NCPA - National Center for Policy Analysis


June 11, 2010

Sixteen months ago, Congress passed a stimulus package that will end up costing each average taxpayer $7,798.  Economists were divided then about whether this spending was worth it, and they are just as divided now, says New York Times columnist David Brooks. 

  • The president's economists ran the numbers through their model and predicted that the stimulus package would create or save at least three million jobs.
  • John F. Cogan and John B. Taylor of Stanford and Tobias Cwik and Volker Wieland of the Goethe-University of Frankfurt argue that the White House methodology is archaic; their model suggests the stimulus will create about a half-million jobs.
  • Edward L. Glaeser of Harvard compared the change in employment in each state to the amount of stimulus money it has received; he found a slight relationship between stimulus dollars and job creation, but none at all if you set aside three states: Alaska and the Dakotas.  

Over all, most economists seem to think the stimulus was a good idea, but there's a general acknowledgment that we know relatively little about the relationship between fiscal policy and job creation.  We are left, as Glaeser put it on the Times's Economix blog, "wading in ignorance."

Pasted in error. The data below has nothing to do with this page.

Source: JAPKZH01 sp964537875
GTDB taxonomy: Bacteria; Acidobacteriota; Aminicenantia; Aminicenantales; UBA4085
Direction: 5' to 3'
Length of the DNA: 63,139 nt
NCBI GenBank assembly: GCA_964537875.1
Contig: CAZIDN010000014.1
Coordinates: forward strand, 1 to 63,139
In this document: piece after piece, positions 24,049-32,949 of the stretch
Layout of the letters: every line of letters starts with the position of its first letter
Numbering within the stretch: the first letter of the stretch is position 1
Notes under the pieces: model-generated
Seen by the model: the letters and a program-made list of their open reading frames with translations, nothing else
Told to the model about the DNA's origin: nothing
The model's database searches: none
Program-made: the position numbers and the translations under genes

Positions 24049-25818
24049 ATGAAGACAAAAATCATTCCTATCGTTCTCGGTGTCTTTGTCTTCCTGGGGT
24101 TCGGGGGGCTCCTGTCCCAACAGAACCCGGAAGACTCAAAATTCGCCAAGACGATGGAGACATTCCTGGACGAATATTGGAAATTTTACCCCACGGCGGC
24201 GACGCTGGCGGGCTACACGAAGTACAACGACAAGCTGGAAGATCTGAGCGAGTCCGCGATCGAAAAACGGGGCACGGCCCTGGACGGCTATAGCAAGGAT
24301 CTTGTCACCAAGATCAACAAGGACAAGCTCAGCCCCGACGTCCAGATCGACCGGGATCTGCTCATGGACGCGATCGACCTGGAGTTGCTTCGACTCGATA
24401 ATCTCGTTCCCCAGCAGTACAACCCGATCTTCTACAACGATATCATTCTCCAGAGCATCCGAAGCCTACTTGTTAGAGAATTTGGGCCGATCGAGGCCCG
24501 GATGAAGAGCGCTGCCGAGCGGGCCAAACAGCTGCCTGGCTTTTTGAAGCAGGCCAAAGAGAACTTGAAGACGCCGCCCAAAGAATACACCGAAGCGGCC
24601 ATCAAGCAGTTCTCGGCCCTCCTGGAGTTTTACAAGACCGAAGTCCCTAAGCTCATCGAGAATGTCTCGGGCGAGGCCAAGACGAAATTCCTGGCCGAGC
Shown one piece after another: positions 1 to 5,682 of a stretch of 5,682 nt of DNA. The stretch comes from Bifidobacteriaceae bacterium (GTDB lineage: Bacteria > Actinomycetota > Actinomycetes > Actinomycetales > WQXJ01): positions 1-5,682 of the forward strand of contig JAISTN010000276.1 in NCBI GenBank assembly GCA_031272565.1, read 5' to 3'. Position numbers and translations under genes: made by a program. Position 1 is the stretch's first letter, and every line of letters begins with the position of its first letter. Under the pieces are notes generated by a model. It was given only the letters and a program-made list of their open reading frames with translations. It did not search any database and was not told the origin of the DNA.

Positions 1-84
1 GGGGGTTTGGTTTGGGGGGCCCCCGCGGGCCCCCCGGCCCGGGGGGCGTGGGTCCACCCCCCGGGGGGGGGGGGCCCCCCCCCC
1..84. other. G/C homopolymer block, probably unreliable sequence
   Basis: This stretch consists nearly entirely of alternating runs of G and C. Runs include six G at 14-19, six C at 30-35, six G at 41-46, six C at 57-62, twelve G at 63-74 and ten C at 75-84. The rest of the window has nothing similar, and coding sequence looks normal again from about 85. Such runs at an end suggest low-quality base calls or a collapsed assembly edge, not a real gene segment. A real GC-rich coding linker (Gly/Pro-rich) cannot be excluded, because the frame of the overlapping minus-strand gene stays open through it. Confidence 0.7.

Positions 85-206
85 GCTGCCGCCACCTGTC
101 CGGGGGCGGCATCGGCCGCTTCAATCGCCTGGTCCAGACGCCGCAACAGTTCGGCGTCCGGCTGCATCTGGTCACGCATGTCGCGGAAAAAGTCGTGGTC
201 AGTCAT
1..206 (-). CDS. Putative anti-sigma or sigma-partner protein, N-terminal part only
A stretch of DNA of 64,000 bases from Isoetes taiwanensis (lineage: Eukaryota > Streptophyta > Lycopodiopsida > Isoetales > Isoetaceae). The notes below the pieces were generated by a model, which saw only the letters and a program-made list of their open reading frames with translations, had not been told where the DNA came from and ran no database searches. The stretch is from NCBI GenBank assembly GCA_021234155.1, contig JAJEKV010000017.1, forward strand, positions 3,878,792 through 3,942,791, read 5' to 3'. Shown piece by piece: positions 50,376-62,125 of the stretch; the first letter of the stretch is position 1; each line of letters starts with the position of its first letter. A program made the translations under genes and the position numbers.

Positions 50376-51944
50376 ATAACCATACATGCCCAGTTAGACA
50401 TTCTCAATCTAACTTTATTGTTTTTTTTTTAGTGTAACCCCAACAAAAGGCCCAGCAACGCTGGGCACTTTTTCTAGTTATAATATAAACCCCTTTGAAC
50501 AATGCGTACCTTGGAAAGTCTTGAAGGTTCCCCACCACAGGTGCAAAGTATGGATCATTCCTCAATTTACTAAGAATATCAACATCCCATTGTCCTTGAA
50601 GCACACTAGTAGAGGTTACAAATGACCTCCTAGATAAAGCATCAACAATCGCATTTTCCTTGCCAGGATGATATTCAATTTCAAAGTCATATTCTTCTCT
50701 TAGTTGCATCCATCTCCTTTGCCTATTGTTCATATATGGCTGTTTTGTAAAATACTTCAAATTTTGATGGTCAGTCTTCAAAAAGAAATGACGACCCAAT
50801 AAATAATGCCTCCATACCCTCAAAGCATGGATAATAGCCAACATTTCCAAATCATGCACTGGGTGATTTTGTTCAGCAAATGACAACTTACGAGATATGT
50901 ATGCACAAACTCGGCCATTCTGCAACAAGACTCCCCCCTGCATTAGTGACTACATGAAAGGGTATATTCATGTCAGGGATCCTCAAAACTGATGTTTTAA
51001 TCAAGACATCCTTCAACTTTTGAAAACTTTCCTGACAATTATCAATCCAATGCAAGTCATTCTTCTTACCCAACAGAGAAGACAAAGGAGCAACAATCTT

If the economists are divided about what just happened, the rest of the world is not divided about what should come next, says Brooks: 

  • Voters, business leaders and political leaders do not seem to think that the stimulus was such a smashing success that we should do it again, even with today's high unemployment.
  • They seem to see the fiscal floodgates wide open and that the private sector still only created a measly 41,000 jobs last month, which doesn't inspire confidence.
  • Furthermore, they understand something that is hard to quantify: Deficit spending in the middle of a debt crisis has different psychological effects than deficit spending at other times.  

In times like these, deficit spending to pump up the economy doesn't make consumers feel more confident; it makes them feel more insecure because they see a political system out of control.  Deficit spending doesn't induce small businesspeople to hire and expand.  It scares them because they conclude the growth isn't real and they know big tax increases are on the horizon.   

Source: David Brooks, "Prune and Grow," New York Times, June 10, 2010. 


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